Split Supreme Court Tosses Cleveland's Fannie Lewis Law

[Daniel Konik / Statehouse News Bureau]
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A split Ohio Supreme Court on Tuesday struck down a Cleveland home-rule law on hiring construction workers, known as the Fannie Lewis Law.

The city ordinance requires contractors working on projects that receive more than $100,000 in city funds to hire city residents for at least 20 percent of the “construction worker hours” or cut the project’s price by 2.5 percent. Contractors are fined if it is discovered after a project is complete that they failed to meet the hiring standard or falsified reports. Additional city ordinances allow Cleveland to terminate contracts or disqualify contractors from future bidding if they fail to meet the hiring standard.

Four justices agreed with state solicitor Ben Flowers, who argued before them in March that the Republican-dominated state legislature was right to approve a law in 2016 that invalidated the Cleveland ordinance, passed by the Democratic Cleveland City Council in 2003.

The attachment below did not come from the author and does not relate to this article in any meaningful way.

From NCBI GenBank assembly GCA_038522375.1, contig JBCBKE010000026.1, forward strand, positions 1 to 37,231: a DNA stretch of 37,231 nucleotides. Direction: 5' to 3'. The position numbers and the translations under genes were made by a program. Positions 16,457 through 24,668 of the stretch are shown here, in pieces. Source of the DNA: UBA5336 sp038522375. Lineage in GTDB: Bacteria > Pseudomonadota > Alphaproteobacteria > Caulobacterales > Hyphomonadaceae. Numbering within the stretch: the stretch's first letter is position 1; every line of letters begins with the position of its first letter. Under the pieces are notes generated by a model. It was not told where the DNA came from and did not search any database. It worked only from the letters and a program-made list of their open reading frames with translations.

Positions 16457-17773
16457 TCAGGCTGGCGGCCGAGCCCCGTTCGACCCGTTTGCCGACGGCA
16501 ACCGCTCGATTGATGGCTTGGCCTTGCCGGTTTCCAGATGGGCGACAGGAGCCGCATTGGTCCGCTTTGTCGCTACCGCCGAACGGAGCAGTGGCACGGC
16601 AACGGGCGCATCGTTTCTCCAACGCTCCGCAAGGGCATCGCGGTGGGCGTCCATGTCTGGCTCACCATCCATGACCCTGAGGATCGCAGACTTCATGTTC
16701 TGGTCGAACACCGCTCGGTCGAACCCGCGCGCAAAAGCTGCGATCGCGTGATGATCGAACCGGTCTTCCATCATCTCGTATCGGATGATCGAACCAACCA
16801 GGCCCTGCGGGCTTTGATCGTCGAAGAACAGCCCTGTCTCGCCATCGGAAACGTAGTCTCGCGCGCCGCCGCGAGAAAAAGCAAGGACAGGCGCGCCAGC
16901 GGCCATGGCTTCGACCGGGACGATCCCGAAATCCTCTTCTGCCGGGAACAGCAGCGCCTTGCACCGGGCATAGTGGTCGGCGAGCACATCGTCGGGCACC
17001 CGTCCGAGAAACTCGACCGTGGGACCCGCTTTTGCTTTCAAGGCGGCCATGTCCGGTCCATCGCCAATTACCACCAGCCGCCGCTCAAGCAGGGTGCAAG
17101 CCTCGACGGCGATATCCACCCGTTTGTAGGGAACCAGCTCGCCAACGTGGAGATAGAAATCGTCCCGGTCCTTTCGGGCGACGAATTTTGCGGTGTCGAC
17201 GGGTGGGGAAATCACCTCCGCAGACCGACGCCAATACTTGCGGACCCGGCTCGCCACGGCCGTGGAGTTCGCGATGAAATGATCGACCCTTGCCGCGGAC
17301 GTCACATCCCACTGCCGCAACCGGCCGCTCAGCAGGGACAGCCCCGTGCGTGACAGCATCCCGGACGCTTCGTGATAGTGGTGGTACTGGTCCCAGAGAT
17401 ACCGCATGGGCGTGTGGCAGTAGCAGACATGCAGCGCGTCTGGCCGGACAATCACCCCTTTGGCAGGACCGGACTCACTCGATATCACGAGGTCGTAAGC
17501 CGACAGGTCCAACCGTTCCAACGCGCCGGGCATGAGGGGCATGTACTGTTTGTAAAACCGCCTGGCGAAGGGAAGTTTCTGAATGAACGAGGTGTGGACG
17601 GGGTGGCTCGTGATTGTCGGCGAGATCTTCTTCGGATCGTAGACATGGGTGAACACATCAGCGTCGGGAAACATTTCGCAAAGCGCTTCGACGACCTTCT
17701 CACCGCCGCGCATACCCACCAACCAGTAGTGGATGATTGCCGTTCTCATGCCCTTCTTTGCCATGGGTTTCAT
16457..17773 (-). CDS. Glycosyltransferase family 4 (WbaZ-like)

Flowers pointed to a ruling upholding a ban on cities from requiring employees to be residents, saying the state should protect a worker’s freedom to choose where to live.

But Chief Justice Maureen O’Connor wrote that the state law violates the home-rule provision in the Ohio Constitution. The court’s two Democrats, Michael Donnelly and Melody Stewart, joined in that dissent.

Cleveland Mayor Frank Jackson said the law has worked well for Cleveland over the last ten years.

“On just the public sector side, not the private sector side, there was over $232 million that was paid to Cleveland workers as a result of this law,” Jackson said.

The law also led to greater opportunities for students and those seeking apprenticeships, he added.

“We worked with the building trades to create a pipeline where we now have the only state certified pre-apprenticeship program in a public school at Max Hayes [High School],” Jackson said.

Dave Wondolowski, executive secretary of the Cleveland building trades council, says the law has worked well for Cleveland and proven to be good public policy since it went into effect in 2004.

“We're going to continue to do business that way because that's our culture,” Wondolowski said. “We're going to continue to employ city residents, recruit city residents and our contractors are going to continue to hire them because they're skilled people and they deserve the work.”

The city of Cleveland plans to file for a reconsideration from the Ohio State Supreme Court, Jackson said.

 

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